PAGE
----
Creole tomato: conclusions of the participatory evaluation

On Monday, May 10th, we held a closing and conclusions meeting of the participatory evaluation trial of creole tomatoes carried out by Alex Edleson and Juan Martín Richter, farmers of the biodynamic seed company Constelación, whose data were recorded on the Bioleft platform. They were developed in the province of San Luis and in the AMBA region of the province of Buenos Aires.

The materials sown were: 9 genotypes of creole tomatoes (identified by numbers) and the variety UCO18 as a control. The health, the uniformity of the crop and the fruits, the tolerance to water stress, the tendency of the fruits to split, the firmness of the fruits in plant, and different organoleptic attributes -such as sweetness, acidity, aroma, pulp consistency, intensity and persistence of flavor, thickness of the skin and the amount of seed- were cualitatively evaluated. Moreover, the total yields were quantitatively evaluated and the yields per plant were determined.

From the results obtained, 4 genotypes of preferred creole tomatoes with red and round fruit were chosen to continue their genetic improvement. In order of preference they were:

  • # 7, noted for its yield, fruit uniformity and fruit size; to improve taste and tolerance to water stress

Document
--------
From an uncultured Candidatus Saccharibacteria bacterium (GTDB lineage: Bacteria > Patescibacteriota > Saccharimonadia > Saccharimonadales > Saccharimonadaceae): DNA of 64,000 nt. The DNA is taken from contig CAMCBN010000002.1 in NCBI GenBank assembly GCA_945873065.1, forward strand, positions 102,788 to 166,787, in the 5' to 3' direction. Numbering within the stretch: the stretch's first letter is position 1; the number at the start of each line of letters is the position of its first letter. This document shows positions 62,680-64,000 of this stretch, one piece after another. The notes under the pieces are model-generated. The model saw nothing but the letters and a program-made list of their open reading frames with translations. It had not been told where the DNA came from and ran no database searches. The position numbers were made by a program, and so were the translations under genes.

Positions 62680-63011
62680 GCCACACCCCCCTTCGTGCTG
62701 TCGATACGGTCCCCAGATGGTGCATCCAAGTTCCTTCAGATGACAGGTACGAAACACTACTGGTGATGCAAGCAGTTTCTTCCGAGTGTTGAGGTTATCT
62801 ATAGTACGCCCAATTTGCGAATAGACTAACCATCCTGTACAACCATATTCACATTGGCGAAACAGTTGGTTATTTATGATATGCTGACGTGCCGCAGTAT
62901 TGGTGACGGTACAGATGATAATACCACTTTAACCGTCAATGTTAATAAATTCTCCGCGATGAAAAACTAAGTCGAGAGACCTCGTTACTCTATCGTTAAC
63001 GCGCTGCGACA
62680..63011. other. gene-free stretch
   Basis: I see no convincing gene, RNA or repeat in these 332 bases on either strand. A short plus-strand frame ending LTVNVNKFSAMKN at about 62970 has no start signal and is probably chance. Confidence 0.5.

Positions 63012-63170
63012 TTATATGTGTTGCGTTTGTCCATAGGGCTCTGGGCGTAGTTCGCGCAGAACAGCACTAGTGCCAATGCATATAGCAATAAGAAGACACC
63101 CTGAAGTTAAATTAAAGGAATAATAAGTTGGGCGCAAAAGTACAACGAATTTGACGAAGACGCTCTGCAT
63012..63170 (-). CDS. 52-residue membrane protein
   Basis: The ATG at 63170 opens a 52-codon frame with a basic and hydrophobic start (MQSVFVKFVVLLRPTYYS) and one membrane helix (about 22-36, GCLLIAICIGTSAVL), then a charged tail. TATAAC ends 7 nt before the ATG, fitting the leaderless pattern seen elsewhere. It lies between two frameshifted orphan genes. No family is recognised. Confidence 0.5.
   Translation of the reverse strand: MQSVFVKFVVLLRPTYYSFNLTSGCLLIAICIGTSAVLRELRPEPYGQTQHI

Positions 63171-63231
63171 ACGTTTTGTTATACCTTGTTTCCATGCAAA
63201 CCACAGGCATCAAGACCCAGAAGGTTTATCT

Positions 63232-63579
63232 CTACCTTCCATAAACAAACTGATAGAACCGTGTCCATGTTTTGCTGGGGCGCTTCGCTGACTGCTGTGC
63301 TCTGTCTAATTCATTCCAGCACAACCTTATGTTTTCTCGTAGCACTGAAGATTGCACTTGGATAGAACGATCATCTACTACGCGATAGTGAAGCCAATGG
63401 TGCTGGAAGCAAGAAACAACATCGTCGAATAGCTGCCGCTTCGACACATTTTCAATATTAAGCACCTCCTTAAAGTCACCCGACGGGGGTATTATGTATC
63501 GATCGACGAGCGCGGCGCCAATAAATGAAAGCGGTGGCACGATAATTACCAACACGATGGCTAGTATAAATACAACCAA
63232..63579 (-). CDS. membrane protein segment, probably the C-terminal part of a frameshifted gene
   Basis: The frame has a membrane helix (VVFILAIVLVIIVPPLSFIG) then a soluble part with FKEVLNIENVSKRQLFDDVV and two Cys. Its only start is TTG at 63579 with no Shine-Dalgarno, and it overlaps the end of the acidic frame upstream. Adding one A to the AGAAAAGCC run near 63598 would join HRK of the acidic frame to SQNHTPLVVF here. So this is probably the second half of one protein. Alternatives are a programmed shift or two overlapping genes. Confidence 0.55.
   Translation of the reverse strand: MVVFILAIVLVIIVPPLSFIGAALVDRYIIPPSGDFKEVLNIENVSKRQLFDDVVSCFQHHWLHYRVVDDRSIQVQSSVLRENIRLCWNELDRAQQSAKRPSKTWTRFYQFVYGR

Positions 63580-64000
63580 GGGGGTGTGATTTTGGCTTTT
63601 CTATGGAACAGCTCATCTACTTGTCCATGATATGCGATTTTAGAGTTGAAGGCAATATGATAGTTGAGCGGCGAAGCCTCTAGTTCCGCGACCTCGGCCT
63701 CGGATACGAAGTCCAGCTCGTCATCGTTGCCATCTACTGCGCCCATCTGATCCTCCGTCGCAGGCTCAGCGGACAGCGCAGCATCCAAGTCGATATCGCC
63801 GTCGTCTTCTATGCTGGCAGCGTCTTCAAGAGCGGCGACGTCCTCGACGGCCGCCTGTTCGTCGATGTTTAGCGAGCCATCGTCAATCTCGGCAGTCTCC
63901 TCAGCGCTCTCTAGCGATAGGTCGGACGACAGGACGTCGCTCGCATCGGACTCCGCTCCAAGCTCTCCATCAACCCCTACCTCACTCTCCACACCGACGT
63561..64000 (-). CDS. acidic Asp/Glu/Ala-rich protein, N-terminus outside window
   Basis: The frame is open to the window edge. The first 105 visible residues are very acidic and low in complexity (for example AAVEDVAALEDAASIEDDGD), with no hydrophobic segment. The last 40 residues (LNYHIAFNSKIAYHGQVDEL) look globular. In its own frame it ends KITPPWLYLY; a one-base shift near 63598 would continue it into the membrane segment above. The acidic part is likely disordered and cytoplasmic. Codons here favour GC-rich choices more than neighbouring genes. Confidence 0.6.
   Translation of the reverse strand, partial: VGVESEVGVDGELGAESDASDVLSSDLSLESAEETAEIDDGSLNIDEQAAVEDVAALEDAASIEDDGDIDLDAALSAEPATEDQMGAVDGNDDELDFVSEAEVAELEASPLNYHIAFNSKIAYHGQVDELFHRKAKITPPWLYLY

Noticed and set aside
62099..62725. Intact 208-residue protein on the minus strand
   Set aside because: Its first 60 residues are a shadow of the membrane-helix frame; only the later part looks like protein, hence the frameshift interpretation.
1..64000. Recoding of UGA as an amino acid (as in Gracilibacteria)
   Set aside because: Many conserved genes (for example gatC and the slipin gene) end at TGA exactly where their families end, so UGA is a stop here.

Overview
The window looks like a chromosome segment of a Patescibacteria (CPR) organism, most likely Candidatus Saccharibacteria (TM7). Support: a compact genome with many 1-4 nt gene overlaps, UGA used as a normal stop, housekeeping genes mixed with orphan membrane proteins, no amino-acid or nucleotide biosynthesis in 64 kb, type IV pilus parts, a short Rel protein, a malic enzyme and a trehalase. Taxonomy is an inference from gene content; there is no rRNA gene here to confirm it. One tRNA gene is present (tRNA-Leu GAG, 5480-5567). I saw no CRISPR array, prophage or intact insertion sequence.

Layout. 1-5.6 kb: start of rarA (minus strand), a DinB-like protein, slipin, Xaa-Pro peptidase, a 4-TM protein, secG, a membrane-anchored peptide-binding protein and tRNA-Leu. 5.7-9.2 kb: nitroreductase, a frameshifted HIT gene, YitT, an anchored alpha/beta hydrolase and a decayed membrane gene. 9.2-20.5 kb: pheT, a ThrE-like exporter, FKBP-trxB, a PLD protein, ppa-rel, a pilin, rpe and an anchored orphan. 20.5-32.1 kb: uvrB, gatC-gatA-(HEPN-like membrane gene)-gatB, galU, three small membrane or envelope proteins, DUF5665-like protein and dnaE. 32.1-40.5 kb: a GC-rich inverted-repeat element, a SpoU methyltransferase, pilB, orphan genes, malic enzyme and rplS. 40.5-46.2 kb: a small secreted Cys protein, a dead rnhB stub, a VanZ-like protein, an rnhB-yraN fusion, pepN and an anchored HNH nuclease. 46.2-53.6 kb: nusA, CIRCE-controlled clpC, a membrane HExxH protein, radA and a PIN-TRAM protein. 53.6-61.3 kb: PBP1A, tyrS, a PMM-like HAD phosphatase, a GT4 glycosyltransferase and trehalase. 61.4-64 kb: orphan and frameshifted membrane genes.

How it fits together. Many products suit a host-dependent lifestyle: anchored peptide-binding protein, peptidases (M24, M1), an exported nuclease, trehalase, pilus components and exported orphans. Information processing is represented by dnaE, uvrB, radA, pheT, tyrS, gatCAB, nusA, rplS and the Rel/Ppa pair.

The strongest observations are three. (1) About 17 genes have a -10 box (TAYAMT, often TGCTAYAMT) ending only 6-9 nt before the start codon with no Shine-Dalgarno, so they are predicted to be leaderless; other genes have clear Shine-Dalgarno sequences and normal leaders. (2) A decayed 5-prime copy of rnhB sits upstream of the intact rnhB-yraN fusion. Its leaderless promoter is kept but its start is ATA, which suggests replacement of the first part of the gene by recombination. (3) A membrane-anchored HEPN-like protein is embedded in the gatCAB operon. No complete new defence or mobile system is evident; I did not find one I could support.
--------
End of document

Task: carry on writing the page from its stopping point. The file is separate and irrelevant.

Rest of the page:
• # 56, noted for their flavor, fruit size, health and uniformity of fruit and crop; to improve firmness of fruits in plant
  • # 13, noted for their flavor, yield, tolerance to water stress; to improve health
  • # 60, noted for their health and performance; to imrpove tolerance to water stress and tendency to fruit cracking

Said genotypes are expected to be re-sown in the next season and to begin to make a selection of the individuals that present the best phenotypes for each case, taking care to establish a minimum number of plants to be selected to avoid an excessive loss of biodiversity. In addition, by making selection in different environments such as Los Molles (San Luis) and General Rodríguez (Buenos Aires) and combining seeds from both sources in the same pool, an open pollination population of sufficient variability could be obtained to achieve the adaptability to a relatively wide spectrum of regions of the country.